Dragon Fruit Growing Guide

Hylocereus guatemalensis, Hylocereus undatus, many Hylocereus hybrids

Dragon Fruit

Crop Rotation Group



Fertile, well-drained soil.


Full sun to partial shade in very hot summer climates.

Frost tolerant

No. Dragon fruits are tropical tree-size cacti with little tolerance for cold. They are hardy only to about 35°F (2°C).


Feed with a balanced organic fertilizer monthly to maintain good productivity.


Single Plants: 6' 6" (2.00m) each way (minimum)
Rows: 6' 6" (2.00m) with 6' 6" (2.00m) row gap (minimum)

Sow and Plant

Dragon fruit is propagated by rooting cuttings, so start with a purchased plant. Plant outdoors in a fertile spot that is easy to water. Planting can be done year-round in tropical climates. Young plants need regular water their first year. They are generally less drought tolerant compared to other cacti. Dragon fruit cacti grow 10 to 20 feet (3 to 6 m) tall and up to 10 feet (3 m) wide. In containers, plant one plant per 14-inch (35 cm) wide pot. Dragon fruit makes a very fast-growing houseplant for warm, sunny windows.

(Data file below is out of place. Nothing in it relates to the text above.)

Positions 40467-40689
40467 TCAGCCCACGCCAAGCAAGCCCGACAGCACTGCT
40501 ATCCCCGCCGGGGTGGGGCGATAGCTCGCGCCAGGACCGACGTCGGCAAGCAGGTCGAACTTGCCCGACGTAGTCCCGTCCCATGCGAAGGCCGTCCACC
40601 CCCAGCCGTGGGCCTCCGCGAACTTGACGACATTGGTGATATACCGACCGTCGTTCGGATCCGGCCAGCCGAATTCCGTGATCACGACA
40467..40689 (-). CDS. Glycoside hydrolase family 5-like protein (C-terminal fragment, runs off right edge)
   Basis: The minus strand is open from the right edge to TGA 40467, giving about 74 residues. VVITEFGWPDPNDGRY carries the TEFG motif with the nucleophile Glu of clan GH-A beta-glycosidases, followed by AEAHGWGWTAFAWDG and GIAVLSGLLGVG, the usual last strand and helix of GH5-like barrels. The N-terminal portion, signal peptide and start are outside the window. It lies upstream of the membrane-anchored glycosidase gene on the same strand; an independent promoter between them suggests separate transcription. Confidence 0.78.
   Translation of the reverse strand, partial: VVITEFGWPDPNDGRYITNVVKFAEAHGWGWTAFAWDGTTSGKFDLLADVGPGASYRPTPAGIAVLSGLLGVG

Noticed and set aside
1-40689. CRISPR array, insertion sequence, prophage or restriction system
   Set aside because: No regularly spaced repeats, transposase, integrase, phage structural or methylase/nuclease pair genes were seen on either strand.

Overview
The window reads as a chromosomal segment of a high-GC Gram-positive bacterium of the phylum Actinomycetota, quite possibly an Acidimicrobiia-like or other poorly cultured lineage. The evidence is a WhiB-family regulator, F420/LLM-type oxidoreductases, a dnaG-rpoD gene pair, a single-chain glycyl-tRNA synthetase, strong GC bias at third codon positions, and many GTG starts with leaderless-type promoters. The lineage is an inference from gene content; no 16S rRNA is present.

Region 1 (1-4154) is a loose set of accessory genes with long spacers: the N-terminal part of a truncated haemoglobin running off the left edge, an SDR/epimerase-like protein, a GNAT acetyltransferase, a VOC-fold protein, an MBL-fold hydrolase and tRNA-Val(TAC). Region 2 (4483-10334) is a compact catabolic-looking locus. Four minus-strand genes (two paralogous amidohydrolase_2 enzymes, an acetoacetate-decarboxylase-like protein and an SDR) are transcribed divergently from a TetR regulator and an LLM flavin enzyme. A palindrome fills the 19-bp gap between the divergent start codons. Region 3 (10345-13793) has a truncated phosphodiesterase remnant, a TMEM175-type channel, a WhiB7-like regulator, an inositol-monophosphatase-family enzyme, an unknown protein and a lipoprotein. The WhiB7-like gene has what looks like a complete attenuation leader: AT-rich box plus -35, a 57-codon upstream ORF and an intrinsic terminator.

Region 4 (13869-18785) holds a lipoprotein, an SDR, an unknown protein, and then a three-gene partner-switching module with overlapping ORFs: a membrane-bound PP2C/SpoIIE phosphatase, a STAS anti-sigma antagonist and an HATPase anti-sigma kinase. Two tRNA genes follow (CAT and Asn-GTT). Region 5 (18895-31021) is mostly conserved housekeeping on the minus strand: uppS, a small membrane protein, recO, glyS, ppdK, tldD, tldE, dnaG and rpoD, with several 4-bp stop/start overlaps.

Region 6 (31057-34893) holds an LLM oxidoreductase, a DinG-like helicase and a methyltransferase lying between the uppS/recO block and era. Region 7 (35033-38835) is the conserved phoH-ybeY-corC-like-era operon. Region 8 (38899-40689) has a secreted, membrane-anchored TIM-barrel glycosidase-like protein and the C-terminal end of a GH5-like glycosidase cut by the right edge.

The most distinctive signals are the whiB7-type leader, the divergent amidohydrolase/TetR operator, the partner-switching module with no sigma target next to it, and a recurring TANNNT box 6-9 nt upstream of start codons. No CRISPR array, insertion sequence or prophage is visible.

Our Garden Planner can produce a personalized calendar of when to sow, plant and harvest for your area.


Native to Mexico and Central America, dragon fruit cactus often starts producing in its third year after planting, and healthy plants may live for fifteen years or more. Most growers tie young plants to a secure post so they grow into a top-heavy cluster that resembles a single-trunked tree. While not as prickly as some cactus, dragon fruits do have spines, so wear thick gloves when handling this plant. When transplanting, it helps to wrap the plant in paper to reduce injury to you and the cactus. The large white flowers of dragon fruit cactus are edible, and open only at night. Depending on cultivar, the inside flesh of dragon fruits may be white, yellow or red. In tropical climates where dragon fruits grow as long-lived perennials, mature plants need support and regular pruning. To maintain plant vigor, trim out old or broken branches when you see them, two or three times a year.


Dragon fruits are ready to harvest when the fruits pull free with a gentle twist. Refrigerate after harvesting to keep the fruits from softening.


Though dragon fruits need regular water, they can suffer from root rot when kept too damp. Insects and diseases are not common, but animal pests are famous for harvesting almost-ripe fruits.

Planting and Harvesting Calendar

< Back to All Plants

Pests which Affect Dragon Fruit